Medical technologies have improved treatment procedures, the development of equipment and devices and the overall quality of life for those with injuries and illnesses. It has also changed the length of time that someone is injured or sick, as well as “the time of their diagnosis until the time they’re ready for hospice,” he said.

“It might impact how long that is, but when we get somebody, because we rarely use technological aids, it has very little effect (at hospices),” he said. “The most impact we have felt from technology is communication technology. . . .

It keeps us very connected.”

Most of the medicine used to keep people comfortable today “has not changed very much” in the past 30 years, though one of the biggest shifts in the health care industry was the “Our Care, Our Choice” act, which went into effect on Jan. 1, 2019, and gave terminal patients in Hawaii the legal choice to request prescription medication to end their lives early.

Four Maui patients have contemplated the choice, but only one was medically assisted last year on the family’s own terms. Such medication is not allowed in the Hospice Maui Hale inpatient facility.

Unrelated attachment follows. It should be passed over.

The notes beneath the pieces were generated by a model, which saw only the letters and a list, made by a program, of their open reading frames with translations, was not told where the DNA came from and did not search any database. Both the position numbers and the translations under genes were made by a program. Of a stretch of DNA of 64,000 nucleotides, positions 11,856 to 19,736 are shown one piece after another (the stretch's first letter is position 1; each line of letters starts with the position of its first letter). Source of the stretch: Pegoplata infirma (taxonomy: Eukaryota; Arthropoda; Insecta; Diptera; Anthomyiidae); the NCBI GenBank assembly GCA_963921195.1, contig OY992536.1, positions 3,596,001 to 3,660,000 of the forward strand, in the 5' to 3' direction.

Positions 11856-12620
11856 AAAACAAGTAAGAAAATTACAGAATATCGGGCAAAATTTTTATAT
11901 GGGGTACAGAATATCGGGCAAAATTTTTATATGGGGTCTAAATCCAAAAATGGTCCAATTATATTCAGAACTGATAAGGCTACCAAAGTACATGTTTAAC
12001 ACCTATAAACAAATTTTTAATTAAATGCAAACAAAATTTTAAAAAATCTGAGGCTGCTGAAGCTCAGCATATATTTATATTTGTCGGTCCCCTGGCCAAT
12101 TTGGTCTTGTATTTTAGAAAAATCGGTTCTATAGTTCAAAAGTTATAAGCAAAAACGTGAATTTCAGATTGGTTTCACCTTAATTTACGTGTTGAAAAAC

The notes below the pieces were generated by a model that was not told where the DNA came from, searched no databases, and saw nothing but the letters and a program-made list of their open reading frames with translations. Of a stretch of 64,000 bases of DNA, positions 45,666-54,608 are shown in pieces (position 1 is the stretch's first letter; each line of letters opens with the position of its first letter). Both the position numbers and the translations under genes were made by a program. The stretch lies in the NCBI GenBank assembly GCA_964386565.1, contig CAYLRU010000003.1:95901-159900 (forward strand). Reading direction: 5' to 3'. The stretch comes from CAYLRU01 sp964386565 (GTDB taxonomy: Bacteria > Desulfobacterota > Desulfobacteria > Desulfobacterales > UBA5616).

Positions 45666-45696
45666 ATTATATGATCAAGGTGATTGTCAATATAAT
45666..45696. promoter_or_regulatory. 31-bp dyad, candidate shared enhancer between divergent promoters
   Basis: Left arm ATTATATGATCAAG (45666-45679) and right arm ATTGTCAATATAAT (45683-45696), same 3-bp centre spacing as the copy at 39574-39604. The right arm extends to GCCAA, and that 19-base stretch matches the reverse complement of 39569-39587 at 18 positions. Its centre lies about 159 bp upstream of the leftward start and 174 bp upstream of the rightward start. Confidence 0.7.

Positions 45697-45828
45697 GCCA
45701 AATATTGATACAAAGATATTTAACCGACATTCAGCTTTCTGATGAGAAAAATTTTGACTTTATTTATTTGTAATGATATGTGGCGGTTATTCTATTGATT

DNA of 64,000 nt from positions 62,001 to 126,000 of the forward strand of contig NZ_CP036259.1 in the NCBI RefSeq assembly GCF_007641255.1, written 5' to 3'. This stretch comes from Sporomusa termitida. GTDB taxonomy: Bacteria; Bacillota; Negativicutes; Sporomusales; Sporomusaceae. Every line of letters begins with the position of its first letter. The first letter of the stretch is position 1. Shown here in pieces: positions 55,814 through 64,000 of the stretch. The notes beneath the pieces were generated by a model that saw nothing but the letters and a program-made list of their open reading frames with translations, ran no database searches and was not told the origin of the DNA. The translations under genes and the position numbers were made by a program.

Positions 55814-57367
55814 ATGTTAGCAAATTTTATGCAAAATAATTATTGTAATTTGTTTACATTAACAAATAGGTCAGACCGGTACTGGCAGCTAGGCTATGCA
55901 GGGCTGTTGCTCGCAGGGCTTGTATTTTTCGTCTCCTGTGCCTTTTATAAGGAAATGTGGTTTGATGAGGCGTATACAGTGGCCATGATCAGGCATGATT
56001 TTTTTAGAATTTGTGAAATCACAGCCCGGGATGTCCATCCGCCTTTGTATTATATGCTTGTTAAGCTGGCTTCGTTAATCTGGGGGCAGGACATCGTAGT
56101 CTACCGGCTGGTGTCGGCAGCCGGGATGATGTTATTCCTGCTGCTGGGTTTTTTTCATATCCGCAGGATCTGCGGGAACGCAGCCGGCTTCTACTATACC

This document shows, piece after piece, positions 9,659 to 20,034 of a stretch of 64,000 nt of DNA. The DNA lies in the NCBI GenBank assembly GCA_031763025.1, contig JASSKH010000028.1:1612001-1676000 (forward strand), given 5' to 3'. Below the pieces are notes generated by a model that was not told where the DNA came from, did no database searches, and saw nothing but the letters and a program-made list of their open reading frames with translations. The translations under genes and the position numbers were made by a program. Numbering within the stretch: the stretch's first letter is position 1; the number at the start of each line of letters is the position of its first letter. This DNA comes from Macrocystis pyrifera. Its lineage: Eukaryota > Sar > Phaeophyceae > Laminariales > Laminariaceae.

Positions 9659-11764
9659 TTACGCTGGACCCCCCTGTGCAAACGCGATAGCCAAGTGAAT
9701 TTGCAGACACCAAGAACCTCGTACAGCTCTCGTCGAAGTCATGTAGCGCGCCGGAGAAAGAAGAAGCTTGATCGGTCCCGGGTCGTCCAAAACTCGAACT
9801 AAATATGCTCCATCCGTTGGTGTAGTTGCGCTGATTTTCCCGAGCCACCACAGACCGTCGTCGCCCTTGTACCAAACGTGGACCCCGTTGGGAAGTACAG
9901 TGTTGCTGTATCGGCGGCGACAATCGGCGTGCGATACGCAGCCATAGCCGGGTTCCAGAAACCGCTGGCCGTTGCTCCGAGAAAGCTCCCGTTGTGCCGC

“We are here to support those who are dying, and if they want to speed that process up, we are just here to make sure they are as comfortable and as dignified as possible regardless of that detail,” he said. “It is not for us to judge whether or not they choose that option. It’s only for us to support people in whatever they want to do.”

Because medically assisted suicide is a controversial topic, Hospice Maui’s policy is that staff members do not participate directly.

“Interestingly, (the new law) hasn’t had much of an effect on us,” he said. “We’re here to make sure they are comfortable in the last part of their life. If they accelerate the dying process with a medicine, that doesn’t make any difference to us, that’s still the last part of their life.”

Looking ahead, LaGoy plans to ask the County of Maui to again lease the property to Hospice Maui for another 55 years; about 24 years remain of the original 55-year lease.

Additionally, at the corner Mahalani Street and Mahalani Parkway, lies an unused 3/4-acre lot next to the facility. LaGoy said he will be proposing to donate the lot back to the county and ask for a change in zoning laws — from recreational to public-quasi-public — in order to consolidate the small lot with the rest of Hospice Maui’s 4-acre property.

If the 3/4-acre parcel is added, there are three possible plans that LaGoy hopes to implement: a meditation garden, a care coordination center for staff or an extension of the parking lot.

“We’re obviously making do without it at the moment, but we would like to be able to develop it in accordance with our mission as time went on,” he said.

For more information, visit hospicemaui.org or call 244-5555.

* Dakota Grossman can be reached at dgrossman@mauinews.com.